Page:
Coronavirus | Boeing loses $353 million in first-quarter loss

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January 28 -- Boeing reported a smaller quarterly loss on Wednesday as jet deliveries increased due to the rebound in air travel from the Coronavirus pandemic, though the U.S. aircraftmaker registered a charge on its Presidential Program with Air Force One.

Airlines have increased flight capacity as rising vaccination rates make travelers confident about their future.

Boeing has delivered more than 85 737 MAX jetliners after it was cleared by most regulators to return service late last year after two fatal crashes, lifting revenue and cash flow at the planemaker.

But the 737 MAX remain grounded in the rebounding China market, where Boeing has been exposed to long-simmering geopolitical tensions that continue under U.S. President Joe Biden.

A new electric problem found on some models of the jet earlier this month also cast a shadow on Boeing's newly approved plans to increase production of 737 MAX to 31 aircraft per month by early 2022. Boeing awaiting repairs has pulled hundreds of 737 MAX planes from service, awaiting repair as Airlines finds a fix.

While the worldwide pandemic continues to challenge the global market environment, we view 2021 as a key inflection point for our industry, said Chief Executive Dave Calhoun in a statement accompanying Boeing's results.

Boeing also consolidated production of five Boeing 787 jetliners per month after seeing production in its South Carolina factory drastically reduced.

This is due to the pandemic's impact on longer haul passenger travel and a growing price tag for 787 retrofits due to production defects embedded in dozens of advanced carbon-composite jetliners.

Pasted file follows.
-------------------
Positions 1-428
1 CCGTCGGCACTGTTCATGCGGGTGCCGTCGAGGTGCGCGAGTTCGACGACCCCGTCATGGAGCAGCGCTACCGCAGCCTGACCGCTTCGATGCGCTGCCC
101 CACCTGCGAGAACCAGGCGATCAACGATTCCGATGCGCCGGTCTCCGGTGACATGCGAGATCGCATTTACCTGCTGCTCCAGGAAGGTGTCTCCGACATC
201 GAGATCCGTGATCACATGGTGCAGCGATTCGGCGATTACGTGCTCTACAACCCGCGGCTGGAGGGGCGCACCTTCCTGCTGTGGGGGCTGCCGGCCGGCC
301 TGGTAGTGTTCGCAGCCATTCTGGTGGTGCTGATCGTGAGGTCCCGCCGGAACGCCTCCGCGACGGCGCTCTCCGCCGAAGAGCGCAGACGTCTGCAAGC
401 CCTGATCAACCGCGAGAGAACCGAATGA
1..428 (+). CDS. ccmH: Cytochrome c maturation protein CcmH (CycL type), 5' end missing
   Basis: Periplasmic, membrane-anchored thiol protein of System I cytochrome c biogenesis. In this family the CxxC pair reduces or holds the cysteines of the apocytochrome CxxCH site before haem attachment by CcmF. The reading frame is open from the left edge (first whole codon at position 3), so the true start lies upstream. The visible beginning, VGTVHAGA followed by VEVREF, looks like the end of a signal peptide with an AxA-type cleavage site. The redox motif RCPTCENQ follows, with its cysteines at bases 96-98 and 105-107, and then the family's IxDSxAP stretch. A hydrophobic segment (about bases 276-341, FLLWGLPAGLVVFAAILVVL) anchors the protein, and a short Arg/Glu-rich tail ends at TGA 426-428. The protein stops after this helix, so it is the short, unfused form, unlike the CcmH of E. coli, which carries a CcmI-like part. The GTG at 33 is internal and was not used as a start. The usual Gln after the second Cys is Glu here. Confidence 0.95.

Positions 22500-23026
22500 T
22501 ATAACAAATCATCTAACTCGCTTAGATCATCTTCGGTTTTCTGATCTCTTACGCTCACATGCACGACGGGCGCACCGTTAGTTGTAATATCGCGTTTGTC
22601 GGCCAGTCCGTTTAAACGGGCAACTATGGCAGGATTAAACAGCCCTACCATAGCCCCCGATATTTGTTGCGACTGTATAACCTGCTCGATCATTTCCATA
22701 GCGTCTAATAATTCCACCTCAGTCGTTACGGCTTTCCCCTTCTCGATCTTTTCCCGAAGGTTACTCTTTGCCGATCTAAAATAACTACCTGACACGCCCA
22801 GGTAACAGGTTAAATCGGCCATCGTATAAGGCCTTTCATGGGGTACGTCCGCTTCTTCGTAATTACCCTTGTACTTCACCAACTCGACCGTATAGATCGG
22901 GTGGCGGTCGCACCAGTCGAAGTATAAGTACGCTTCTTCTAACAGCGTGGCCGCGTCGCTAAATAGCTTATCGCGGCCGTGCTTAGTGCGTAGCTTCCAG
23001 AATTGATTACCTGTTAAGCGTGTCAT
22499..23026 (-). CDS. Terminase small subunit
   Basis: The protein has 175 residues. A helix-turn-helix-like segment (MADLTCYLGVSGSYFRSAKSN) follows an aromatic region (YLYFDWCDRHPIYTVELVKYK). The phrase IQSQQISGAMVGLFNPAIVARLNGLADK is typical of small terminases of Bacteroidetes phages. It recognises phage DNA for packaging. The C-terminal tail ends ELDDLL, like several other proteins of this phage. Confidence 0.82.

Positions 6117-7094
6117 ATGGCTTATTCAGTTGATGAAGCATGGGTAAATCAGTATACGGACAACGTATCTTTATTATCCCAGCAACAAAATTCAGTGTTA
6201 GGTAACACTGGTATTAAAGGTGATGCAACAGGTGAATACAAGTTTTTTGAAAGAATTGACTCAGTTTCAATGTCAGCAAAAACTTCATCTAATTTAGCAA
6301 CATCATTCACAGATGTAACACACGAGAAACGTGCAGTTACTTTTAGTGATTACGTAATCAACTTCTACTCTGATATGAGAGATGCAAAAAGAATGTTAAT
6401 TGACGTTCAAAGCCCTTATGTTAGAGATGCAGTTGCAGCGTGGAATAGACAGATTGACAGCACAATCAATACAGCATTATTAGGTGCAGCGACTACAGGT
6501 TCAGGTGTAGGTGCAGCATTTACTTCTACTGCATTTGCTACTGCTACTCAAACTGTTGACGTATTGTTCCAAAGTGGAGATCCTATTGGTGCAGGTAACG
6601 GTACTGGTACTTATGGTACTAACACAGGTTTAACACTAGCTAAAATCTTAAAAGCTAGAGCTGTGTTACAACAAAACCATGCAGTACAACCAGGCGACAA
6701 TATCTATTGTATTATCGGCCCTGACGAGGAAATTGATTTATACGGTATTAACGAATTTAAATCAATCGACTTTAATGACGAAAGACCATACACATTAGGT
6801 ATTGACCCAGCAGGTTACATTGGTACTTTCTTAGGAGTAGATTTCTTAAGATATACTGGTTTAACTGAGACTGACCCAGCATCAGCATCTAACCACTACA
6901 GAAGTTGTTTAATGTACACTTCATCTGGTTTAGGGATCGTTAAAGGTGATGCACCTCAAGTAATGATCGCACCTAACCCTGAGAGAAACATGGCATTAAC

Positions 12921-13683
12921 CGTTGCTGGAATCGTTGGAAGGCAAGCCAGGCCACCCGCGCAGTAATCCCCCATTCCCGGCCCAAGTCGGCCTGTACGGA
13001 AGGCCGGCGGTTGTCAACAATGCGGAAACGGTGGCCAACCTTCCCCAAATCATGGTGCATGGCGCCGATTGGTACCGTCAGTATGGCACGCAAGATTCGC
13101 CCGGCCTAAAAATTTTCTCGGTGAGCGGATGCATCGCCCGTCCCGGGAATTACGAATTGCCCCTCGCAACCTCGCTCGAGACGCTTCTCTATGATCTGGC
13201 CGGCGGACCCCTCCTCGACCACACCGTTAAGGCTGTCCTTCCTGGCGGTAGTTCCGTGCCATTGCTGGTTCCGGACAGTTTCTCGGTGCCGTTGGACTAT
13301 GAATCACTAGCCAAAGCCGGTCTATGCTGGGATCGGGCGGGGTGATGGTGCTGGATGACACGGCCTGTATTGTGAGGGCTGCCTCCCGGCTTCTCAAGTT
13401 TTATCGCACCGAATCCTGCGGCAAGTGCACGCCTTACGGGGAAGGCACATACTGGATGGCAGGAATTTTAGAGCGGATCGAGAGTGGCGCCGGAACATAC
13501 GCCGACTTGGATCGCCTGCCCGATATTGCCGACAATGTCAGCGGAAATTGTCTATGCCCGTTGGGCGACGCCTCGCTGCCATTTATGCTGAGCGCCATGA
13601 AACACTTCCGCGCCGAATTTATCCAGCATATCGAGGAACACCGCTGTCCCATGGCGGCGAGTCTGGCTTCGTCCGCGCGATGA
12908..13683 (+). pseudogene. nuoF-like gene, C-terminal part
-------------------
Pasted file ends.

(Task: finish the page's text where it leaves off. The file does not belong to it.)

Meanwhile, despite certification and design challenges, it expects to deliver the new 777 X mini jumbo in late 2023 with a combined output of the first 777 X and its 777 legacy model of two a month.

The United States airline maker reported a first quarter loss of $353 million compared to a loss of $1.70 billion the year before.

Boeing said in the quarter it recorded a pre-tax charge of $318 million related to a presidential fleet of Air Force One, based on its Boeing 747 - 8 jet.

On Monday, the Air Force One subcontractor GDCGDC Technics filed for bankruptcy after Boeing canceled its contracts.

Boeing sued Texas-based GDC earlier this month for not finishing interior work on the two heavily modified 747-8 Air Force One planes. GDC demanded the planemaker last week a 20 million dollar refund for cancelling the contracts.

From the plus side it also completed a hot-fire engine test on the new SLS rocket of NASA and started production of the new trainer jet of the U.S. Air ForceU.S. Air Force. When are you ready to retire at the age of twenty?

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